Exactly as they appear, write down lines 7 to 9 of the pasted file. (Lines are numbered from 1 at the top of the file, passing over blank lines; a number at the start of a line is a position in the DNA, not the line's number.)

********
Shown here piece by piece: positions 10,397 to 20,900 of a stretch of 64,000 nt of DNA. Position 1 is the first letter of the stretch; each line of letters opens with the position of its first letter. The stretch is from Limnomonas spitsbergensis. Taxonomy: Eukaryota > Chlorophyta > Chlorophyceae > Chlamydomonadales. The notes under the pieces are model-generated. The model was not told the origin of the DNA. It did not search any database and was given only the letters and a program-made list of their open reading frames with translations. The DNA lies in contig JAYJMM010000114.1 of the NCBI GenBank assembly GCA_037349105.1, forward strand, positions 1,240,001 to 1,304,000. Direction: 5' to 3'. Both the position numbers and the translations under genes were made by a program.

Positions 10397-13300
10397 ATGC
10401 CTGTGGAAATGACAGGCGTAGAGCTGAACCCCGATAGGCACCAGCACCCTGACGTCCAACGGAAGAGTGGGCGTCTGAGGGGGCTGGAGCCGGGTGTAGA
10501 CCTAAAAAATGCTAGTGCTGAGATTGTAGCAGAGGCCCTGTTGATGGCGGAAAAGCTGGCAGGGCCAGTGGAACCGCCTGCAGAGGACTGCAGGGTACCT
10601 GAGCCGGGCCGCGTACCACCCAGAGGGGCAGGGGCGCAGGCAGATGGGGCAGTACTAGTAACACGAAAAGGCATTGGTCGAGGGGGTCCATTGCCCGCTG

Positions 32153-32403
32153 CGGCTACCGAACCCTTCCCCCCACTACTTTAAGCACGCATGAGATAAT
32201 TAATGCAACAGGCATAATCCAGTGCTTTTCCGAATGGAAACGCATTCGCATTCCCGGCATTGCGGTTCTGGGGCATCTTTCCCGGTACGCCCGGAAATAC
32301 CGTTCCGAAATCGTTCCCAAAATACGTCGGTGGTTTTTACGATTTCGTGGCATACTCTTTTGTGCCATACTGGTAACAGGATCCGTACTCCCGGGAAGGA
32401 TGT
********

Positions 32153-32403
32153 CGGCTACCGAACCCTTCCCCCCACTACTTTAAGCACGCATGAGATAAT
32201 TAATGCAACAGGCATAATCCAGTGCTTTTCCGAATGGAAACGCATTCGCATTCCCGGCATTGCGGTTCTGGGGCATCTTTCCCGGTACGCCCGGAAATAC